Ajax hits the terrible twos

(via Jeremy Geelan at AjaxWorld magazine)

Happy Birthday, AJAX! – Two Years Old Already
Yesterday marked the passing of two years since Jesse James Garrett posted online his seminal essay, ‘Ajax: A New Approach to Web Applications’ and then went offline, on a trip. What he came back to is now a part of Web 2.0 and Rich Internet Applications history: it was as if simply giving a handy name to the technique behind a new, richer web somehow catapulted it into being.

Does this mean Ajax will now be headed into the terrible twos?

According to Vincent Ianelli, who wrote the About.com page on the subject:

Characterized by toddlers being negative about most things and often saying ‘no’, the terrible twos may also find your toddler having frequent mood changes and temper tantrum.

The last thing I need is for my web applications to start throwing temper tantrums – though I guess I would bring new meaning to setTimeout(); (bad javascript joke, sorry).

Here’s my take on the recommended tips for the terrible twos, translated for developers:

  • Have a regular routine
    • In other words, be disciplined about your approach to Ajax in application development – do things the same way each time. (This is also a good plug for using a mature framework, which encourages a routine)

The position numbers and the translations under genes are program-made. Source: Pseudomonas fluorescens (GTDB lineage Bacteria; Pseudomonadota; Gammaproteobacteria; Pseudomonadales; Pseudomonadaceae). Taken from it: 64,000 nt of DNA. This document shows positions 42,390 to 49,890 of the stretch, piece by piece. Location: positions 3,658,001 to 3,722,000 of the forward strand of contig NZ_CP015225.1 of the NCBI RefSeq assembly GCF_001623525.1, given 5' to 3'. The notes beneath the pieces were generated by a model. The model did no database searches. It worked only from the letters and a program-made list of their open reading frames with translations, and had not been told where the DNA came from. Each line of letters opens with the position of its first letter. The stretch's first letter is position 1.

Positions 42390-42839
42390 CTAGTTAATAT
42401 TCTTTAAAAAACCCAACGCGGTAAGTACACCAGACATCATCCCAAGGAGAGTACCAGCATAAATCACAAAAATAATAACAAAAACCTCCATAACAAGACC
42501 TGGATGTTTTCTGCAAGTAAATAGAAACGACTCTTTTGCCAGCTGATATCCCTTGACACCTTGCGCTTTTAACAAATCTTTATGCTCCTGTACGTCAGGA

• Offer limited choices
    • Just because you can doesn’t mean you should. Rather than ajaxifying everything in your web app, start small with a few incremental improvements and move out from there.
  • Learn to set limits . . . and don’t be surprised when your toddler tried to test these limits
    • Remember that your javascript is exposed to the client, and can be tampered with – don’t trust anything that comes back from the client. Set limits, for example, on what html tags are allowed in user input and don’t be surprised when users try to inject malicious javascript.
  • Don’t give in to tantrums
    • This one works for developers without any translation.
  • Begin to use time-out and taking away privileges
    • See “set limits” above. Don’t enable client-side javascript any privileges it should not have – treat all client input as suspect. Error on the side of limiting functionality until you are sure it can be done securely.
  • Provide your toddler with a safe environment that is well childproofed
    • Make sure you have a development sandbox that lets you experiment with new functionality without impacting mainline production code.

Here’s hoping that Ajax gets through the terrible twos more quickly than the average toddler.